He also started taking Ritalin, which made it possible for him to sit still and focus in class.

 As my energy decreased, my motivation did, too. I spent most weekends zoned out playing Zelda for hours, basking in the fuzzed glow of the television. My mother told me to go out and play, but I just wanted to stay inside and play video games, relaxed and focused on the task, and not bounce around the neighborhood causing trouble.

By high school, “a class clown occasionally but no longer by trade,” he was an honor roll student.  When he was caught smoking pot, his mother showed him the second-grade journal entry.

I wondered where I would be if not for my mother, Mrs. McKierney and Miss Ashley, if I would have ended up like Jason, minus the succession of campy sequels.

It sounds like the Ritalin helped too.

McGuigan lives in Seattle where he is the program director at Richard Hugo House, a community writing center.

In Los Angeles, mental health workers work with schools and law enforcement to help troubled students who might turn to violence, reports the New York Times. 

Each day, several dozen calls come in to the program’s dispatch center from principals, counselors, school security officers or parents worried about students who have talked about suicide, exhibited bizarre behavior or made outright threats.

Mental  health workers try to convince principals not to expel students who’ve made threats. “Doing so only pushes the problem onto another school or leaves a child at home with free time to surf the Internet and nurse a grudge against the school.”

Video-game lobby aims ads at parents

Worried about post-Newtown censorship, the video game lobby will run ads aimed at parents that encourage them to use existing parental controls, reports Roll Call.

Senate Commerce Chairman Jay Rockefeller, D-W.Va., has introduced a bill calling for a study to examine whether violent video games lead to real-world violence.

The industry and its lobby, the Entertainment Software Association, maintain its products do not cause shooting sprees or other violent crimes. But it’s been on the defensive since the National Rifle Association, in opposing proposed gun safety measures, pegged violent video games as a culprit in such mass murders.

Video games have carried ratings since 1994. An  “M” rating “denotes content generally suitable for ages 17 and up that may contain intense violence, blood, gore, sexual content and/or strong language.”

Students disarm gunman, get suspended

Three football players who took a loaded gun from an angry teammate on a high school bus were suspended for three days, reports WFTX-TV in Fort Myers, Florida.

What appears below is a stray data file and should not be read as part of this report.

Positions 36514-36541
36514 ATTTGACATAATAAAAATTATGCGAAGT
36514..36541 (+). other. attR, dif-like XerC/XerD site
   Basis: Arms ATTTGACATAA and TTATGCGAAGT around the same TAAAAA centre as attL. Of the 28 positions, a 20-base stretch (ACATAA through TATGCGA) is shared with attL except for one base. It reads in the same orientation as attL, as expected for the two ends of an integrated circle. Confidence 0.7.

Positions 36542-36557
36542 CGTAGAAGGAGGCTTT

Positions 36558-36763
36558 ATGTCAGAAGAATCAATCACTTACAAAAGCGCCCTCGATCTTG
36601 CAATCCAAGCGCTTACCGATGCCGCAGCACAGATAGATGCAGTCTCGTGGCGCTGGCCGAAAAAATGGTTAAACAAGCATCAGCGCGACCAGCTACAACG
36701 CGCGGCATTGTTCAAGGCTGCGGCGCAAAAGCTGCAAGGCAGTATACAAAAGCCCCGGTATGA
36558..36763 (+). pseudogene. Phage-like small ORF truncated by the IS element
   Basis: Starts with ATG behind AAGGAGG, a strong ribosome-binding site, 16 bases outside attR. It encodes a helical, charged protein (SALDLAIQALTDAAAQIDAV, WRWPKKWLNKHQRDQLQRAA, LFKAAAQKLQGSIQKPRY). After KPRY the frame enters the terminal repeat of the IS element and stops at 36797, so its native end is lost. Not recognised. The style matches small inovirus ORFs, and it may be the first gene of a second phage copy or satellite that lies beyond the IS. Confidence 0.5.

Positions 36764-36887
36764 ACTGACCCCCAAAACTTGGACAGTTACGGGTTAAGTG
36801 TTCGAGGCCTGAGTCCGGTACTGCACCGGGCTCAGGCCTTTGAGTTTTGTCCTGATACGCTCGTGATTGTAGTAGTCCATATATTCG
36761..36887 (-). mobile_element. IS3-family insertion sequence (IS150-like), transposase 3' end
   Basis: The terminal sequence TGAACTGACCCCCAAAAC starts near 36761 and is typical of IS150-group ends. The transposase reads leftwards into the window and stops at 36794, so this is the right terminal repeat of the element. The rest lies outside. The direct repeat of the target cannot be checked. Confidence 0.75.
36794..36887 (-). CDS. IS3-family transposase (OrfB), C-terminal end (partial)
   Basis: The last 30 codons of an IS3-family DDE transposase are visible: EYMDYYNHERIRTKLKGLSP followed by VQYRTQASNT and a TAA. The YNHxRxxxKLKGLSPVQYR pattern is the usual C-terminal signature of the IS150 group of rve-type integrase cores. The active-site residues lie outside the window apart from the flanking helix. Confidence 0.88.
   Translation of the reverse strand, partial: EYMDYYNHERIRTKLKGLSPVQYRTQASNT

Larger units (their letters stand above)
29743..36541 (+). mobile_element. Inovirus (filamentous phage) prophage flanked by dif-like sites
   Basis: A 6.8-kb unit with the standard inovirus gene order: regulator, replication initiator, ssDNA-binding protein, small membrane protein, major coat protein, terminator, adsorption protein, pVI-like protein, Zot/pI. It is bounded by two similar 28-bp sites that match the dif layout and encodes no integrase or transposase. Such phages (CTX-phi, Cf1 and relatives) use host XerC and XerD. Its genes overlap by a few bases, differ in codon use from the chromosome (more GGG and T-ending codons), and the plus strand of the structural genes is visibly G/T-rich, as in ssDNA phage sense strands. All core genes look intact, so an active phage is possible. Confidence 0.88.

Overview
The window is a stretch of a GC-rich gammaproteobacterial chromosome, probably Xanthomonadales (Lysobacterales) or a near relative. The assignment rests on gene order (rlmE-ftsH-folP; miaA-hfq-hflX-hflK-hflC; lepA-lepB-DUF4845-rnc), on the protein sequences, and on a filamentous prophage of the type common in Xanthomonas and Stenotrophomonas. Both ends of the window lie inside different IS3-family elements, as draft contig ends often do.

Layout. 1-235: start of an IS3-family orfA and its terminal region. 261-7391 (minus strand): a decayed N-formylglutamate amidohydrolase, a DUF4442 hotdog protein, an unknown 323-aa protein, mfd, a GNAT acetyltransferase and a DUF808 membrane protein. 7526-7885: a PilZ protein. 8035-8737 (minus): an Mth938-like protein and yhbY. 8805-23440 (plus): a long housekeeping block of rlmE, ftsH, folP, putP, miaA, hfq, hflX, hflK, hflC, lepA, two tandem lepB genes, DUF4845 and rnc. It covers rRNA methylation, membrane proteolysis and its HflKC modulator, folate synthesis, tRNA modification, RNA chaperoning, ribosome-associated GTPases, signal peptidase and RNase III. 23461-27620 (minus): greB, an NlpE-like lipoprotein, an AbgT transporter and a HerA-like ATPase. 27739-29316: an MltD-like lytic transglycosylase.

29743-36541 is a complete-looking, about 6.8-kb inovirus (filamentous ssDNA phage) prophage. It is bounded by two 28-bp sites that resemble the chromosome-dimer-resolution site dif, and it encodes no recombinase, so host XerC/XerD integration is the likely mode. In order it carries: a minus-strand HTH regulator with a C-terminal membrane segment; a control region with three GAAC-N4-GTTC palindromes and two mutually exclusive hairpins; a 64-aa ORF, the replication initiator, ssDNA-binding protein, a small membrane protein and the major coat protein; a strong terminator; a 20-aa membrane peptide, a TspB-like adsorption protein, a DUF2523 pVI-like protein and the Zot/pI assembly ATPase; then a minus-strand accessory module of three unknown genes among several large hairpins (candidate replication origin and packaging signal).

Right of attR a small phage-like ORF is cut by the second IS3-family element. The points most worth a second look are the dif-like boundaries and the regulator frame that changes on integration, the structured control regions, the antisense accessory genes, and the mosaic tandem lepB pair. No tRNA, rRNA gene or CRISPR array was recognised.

After a quarrel, a 15-year-old pulled out a revolver, aimed at another boy on the activities bus and said he’d shoot him, witnesses told police. Three boys tackled the gunmen and wrestled away the gun, which police say was loaded. The heroes were given an “emergency suspension” for being part of an “incident” where a weapon was present.

One of the suspended students described wrestling away the .22 caliber RG-14 Revolver.

“I think he was really going to shoot him right then and there,” the student said. “Not taking no pity.”
. . . “It’s dumb,” he said. “How they going to suspend me for doing the right thing?”

This 16-year-old knows the right thing — take action to save lives — and the dumb thing — punish the kids who prevented a shooting. Why don’t Cypress Hill High School administrators know the difference between right and dumb?

The 15-year-old gunman was arrested and charged with possession of a firearm on school property and assault with a deadly weapon without intent to kill.  So they’re going easy on the kid who pulled the gun and hard on the kids who stopped him.

 

‘Blackboard Wars’ in New Orleans


Blackboard Wars, a six-part documentary on Oprah Winfrey’s OWN network looks at the struggle to turn around New Orleans’ John McDonogh High School, which has been known for low performance, high dropout rates and violence. The Recovery School District consider closing the school, but instead gave control to Future is Now (FIN) Schools, a charter group run by Steve Barr, Green Dot‘s founder, who worked on the turnaround of Locke High in Los Angeles. Dr. Marvin Thompson took over as principal and  hired a new staff.

Some community members oppose turning “John Mc” over to “outsiders,” writes Dave Walker in a Times-Picayune review. Others complain the documentary too harsh.

The final minute of the premiere is a preview of the season to come. A student shooting. More fighting. More heat from community activists. Sobbing teachers. Future Is Now CEO Steve Barr saying, “Teachers are just getting their asses kicked.”

“I know what y’all are capable of,” Thompson says at a student assembly at the end of the premiere’s season-preview segment. “The question is, do you?”

The first episode aired Feb. 16 on OWN.

Yesterday, a teenager was shot at a bus stop near the school after a fight broke out between students.